Jeff Robertson, the Executive Director of the PKD Foundation of Canada, is marking Canada's National Kidney Month by giving a free presentation in Hamilton on March 17 about living organ donation and how to have conversations about the process. He will also provide insights on how to help raise awareness of the need for living kidney donation, including tips on how to share your personal story with friends, family and the media. His presentation is part of an ongoing series of two-hour informational support meetings hosted by the Hamilton Chapter of the PKD Foundation of Canada.
Before taking on the role of Executive Director in 2008, Jeff was actively involved with the PKD Foundation of Canada as both Chapter and Walk Coordinator for Toronto. He continues to be the volunteer Toronto Walk Coordinator.
"Polycystic Kidney Disease is one of the most common life-threatening genetic diseases, affecting more people than Down syndrome, cystic fibrosis, muscular dystrophy, hemophilia and sickle cell anemia combined," said Hamilton Chapter Coordinator, Shiona Mackenzie-Morrison. "More than 600,000 Americans and 12.5 million newborns, children and adults worldwide struggle with PKD every day. Nevertheless, PKD is still relatively unfamiliar to the general public and that is why it is so vital to raise awareness."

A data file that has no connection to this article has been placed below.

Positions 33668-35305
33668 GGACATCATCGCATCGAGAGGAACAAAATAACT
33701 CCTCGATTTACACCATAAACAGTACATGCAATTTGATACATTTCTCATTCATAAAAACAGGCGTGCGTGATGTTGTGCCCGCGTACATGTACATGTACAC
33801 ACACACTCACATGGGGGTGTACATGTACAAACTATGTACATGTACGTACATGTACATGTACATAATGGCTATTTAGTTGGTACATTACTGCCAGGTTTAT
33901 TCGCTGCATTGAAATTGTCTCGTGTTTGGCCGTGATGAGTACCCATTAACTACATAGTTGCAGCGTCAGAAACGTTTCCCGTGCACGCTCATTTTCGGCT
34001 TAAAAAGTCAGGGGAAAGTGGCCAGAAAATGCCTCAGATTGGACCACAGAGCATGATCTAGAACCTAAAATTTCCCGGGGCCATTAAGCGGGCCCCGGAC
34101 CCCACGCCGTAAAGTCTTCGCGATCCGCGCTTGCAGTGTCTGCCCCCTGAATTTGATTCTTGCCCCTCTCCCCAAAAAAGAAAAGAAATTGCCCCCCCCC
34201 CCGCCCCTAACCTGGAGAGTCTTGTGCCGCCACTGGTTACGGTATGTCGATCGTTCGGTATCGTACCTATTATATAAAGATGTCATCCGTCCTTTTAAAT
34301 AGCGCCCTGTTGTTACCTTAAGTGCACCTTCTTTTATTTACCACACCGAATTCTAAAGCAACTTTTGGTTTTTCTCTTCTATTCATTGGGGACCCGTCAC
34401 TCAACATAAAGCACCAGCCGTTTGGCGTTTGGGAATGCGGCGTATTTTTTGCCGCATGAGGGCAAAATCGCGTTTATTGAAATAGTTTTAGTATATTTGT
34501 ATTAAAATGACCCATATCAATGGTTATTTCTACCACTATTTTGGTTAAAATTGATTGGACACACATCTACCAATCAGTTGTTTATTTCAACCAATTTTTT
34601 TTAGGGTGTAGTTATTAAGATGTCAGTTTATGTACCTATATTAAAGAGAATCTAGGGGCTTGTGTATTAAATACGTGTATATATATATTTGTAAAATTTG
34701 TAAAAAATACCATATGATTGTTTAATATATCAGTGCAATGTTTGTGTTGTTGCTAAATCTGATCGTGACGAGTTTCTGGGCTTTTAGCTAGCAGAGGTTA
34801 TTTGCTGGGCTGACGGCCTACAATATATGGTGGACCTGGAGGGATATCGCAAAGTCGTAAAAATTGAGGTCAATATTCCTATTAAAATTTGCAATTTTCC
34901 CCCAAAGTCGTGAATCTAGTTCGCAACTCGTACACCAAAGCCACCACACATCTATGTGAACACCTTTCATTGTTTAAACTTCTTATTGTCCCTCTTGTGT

With PKD, cysts gradually develop on the kidneys, then grow and multiply, causing the kidney to increase in size. Although a normal kidney is roughly the size of a human fist, PKD kidneys can grow to be the size of a football or larger and weigh as much as 38 pounds each. Other organs, such as the liver, also can be involved in PKD. About 50 per cent of people with PKD will develop kidney failure by the age of 50 and be forced to depend on dialysis or a transplant to live.
Growing up in a family affected by PKD (both his mother and grandmother have the disease), Robertson learned at a very young age the importance of advocacy and sharing one's PKD journey with friends, family and the media in order to generate as much attention as possible for PKD and organ donation awareness.
A single organ donor can save up to eight lives.
According to the Trillium Gift of Life Network, only about 23% of people in Ontario are registered organ donors. Confusion remains over the old method of signing a driver's license. That has been obsolete for some time, but many people incorrectly believe they are registered because they signed and carry a donor card.
March is National Kidney Month. The PKD Foundation of Canada is encouraging people to register online to donate organs and tissue at beadonor.ca.
More information about PKD is available on the PKD Foundation of Canada website: www.endpkd.ca.